Governments know that a functional and efficient transport system is key to economic growth and social development. Well run transport infrastructure unlocks the productive potential of an economy. Naturally, a more mobile workforce will spend less time commuting and more time working, thus allowing the population to produce a higher level of economic output.
As governments roll out transport infrastructure projects, they must choose technologies which will stand the test of time. New transport infrastructure must have the capacity to adapt to increased future demand due to growing populations, be efficient and environmentally sustainable. The Smart Train is the answer to all of this!
The need for Automation In Train Operations – ATO
If you want to go somewhere quickly and happen to be In a global capital, your best bet is usually to take the Metro. These systems are crucial to residents who depend on them to commute and go about their daily lives.
Usually metro systems run frequently and efficiently worldwide, but human error and staff disorganisation or industrial action can lead to rail accidents, delays in services and reductions in frequencies. This is why we need ATO sysems.
The arrival of ATO systems (Automation of Train Operation), powered partly by artificial intelligence (AI) technology, removes the need for the train driver and therefore elimates the costs associated with human error. It is these efficiency gains, however slight, that allow for the necessary increases in service frequency and capacity to adapt to population growth in some of the world’s busiest cities.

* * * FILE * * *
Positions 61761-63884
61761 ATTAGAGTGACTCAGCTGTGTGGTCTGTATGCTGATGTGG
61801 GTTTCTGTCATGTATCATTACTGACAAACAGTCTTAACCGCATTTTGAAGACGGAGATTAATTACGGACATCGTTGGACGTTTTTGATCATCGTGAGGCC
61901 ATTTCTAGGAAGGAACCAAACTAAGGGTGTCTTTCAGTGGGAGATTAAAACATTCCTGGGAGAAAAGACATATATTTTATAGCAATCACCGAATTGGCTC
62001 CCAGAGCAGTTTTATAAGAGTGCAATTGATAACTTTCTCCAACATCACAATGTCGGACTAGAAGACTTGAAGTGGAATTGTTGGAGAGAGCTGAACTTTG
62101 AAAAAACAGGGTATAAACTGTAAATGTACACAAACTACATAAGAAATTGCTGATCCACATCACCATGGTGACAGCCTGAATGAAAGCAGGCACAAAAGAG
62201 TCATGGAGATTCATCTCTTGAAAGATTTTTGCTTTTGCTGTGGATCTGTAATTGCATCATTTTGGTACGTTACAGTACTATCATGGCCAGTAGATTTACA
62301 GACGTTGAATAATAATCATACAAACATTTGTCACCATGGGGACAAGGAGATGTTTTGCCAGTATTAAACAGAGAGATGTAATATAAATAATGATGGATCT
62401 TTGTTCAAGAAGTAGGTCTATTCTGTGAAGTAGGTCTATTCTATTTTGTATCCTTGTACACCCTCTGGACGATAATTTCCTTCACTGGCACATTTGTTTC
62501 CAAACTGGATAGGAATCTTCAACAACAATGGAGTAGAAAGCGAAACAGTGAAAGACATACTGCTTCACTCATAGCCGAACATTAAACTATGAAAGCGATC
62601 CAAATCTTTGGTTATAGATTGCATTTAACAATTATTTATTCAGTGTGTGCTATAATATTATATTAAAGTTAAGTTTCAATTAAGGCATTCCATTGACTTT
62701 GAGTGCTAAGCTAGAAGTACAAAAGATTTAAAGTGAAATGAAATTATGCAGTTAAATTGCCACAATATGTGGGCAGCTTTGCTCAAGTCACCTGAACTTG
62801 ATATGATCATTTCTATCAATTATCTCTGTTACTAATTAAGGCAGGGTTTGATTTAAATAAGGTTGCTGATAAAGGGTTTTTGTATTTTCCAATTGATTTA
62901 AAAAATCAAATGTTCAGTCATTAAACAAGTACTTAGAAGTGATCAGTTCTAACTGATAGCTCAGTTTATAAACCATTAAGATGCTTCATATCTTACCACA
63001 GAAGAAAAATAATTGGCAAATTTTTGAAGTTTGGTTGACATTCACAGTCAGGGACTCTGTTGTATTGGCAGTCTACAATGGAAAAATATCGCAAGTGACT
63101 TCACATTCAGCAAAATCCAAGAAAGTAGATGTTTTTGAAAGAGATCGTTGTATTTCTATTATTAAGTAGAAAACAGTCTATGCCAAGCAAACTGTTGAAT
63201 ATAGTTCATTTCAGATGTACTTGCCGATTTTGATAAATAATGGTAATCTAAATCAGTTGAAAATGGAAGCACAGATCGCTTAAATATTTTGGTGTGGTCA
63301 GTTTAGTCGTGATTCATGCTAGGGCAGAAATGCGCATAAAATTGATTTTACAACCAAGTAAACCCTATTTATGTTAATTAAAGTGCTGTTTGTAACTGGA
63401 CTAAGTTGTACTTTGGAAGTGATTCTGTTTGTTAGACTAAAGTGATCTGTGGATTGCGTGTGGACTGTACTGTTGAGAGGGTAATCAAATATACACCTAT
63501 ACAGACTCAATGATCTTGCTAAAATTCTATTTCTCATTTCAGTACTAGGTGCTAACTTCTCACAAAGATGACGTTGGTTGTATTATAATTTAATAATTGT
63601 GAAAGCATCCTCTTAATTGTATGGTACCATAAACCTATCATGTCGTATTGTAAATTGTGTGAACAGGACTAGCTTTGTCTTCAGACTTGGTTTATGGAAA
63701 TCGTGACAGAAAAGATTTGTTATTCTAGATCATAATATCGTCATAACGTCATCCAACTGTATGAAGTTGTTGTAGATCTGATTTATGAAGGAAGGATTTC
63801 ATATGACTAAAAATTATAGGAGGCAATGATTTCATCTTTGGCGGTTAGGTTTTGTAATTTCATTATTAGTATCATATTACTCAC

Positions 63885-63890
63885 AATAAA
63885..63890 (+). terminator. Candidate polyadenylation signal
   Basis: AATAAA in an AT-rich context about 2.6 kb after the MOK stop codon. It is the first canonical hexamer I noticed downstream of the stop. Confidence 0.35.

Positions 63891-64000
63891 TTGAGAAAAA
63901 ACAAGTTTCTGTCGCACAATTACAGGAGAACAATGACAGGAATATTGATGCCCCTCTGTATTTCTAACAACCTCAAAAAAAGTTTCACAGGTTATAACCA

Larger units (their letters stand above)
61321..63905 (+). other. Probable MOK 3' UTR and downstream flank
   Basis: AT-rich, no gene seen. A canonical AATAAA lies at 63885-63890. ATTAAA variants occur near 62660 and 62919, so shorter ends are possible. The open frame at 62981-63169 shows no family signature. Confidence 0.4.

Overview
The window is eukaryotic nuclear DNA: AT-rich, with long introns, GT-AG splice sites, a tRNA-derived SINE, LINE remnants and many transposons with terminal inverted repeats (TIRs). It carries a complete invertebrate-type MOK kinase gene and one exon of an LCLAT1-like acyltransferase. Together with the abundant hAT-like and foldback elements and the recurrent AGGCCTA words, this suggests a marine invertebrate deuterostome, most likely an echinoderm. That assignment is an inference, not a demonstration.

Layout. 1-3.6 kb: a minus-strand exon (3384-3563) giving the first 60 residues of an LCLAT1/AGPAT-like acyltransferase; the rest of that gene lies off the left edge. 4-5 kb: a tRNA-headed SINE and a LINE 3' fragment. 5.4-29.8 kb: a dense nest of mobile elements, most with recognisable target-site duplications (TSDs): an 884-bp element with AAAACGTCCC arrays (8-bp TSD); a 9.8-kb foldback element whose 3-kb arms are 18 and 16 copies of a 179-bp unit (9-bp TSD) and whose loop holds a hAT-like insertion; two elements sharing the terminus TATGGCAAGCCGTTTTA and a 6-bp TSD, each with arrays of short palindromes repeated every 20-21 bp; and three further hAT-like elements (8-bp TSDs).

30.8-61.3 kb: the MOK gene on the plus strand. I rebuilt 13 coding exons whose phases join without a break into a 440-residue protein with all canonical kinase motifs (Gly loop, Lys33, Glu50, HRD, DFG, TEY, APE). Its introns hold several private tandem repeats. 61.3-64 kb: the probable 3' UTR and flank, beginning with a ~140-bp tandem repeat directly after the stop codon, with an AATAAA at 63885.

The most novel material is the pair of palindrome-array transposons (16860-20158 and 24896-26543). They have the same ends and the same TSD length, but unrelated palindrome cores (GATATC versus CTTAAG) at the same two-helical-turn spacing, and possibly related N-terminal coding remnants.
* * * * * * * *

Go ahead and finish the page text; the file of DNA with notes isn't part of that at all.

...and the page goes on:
ATO technology, in itself, is nothing new. According to the European Parliamentary Research Service (EPRS), in 2018 the world was home to 1 000 km of the automated metro lines in 41 cities around the world. Amongst the most well-known ATO systems include the Singapore Mass Rapid Transit Line and the terminal connector at Dubai International Airport (DXB).
Current AI applications within ATO.
As I write this post in late 2020, the full power of AI in Automatic Train Operations has not been fully realised. At present the main applications of AI across the industry are focussed on administrative processes such as arrival and departure board management, intelligent scheduling (based on demand insights provided by Big Data) and security monitoring systems.
In many cases, AI technology can assist in the process of train acceleration/deceleration as the onboard computer recognises stop locations and speed limits. AI technology can even provide speed optimisation insights. For example, The European Train Control System (ETCS) is an automatic monitoring system that informs train drivers in participating EU networks of speed restrictions and protocols.
A Future Application of AI in Automatic Train Operations – Smart Sensing
Systems are currently being developed to sense imperfections on the railway line and of the train itself. So called ‘Smart Sensing’ technology will soon be installed inside train wheels to detect material fatigue of infrastructure and predict maintenance needs. This not only allows for enhanced rail safety but it also allows train operators to plan service and infrastructure upgrades in a cost-effective and timely way, making sure that service capacity remains sufficient at all times.
The train is here to stay and the smart train is getting smarter! Governments prioritise rail infrastructure projects due to the long-term sustainability and ability to accommodate the mobility needs of a growing population. Currently, artificial intelligence plays a key role in the running of rail networks mainly in an administrative capacity. Smart sensing of trains and rail networks is the next AI powered industry break through!